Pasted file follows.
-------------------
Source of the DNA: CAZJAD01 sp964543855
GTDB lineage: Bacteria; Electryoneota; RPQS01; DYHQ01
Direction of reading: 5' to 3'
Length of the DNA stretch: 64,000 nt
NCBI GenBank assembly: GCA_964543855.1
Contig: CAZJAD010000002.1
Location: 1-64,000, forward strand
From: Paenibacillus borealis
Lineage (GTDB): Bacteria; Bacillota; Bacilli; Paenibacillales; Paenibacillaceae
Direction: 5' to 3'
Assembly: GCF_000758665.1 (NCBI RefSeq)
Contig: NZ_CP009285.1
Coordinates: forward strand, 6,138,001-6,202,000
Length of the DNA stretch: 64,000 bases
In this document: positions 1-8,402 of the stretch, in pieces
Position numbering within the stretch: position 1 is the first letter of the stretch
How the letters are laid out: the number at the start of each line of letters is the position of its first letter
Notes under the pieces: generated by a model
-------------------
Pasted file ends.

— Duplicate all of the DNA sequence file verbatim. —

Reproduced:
Source of the DNA: CAZJAD01 sp964543855
GTDB lineage: Bacteria; Electryoneota; RPQS01; DYHQ01
Direction of reading: 5' to 3'
Length of the DNA stretch: 64,000 nt
NCBI GenBank assembly: GCA_964543855.1
Contig: CAZJAD010000002.1
Location: 1-64,000, forward strand
From: Paenibacillus borealis
Lineage (GTDB): Bacteria; Bacillota; Bacilli; Paenibacillales; Paenibacillaceae
Direction: 5' to 3'
Assembly: GCF_000758665.1 (NCBI RefSeq)
Contig: NZ_CP009285.1
Coordinates: forward strand, 6,138,001-6,202,000
Length of the DNA stretch: 64,000 bases
In this document: positions 1-8,402 of the stretch, in pieces
Position numbering within the stretch: position 1 is the first letter of the stretch
How the letters are laid out: the number at the start of each line of letters is the position of its first letter
Notes under the pieces: generated by a model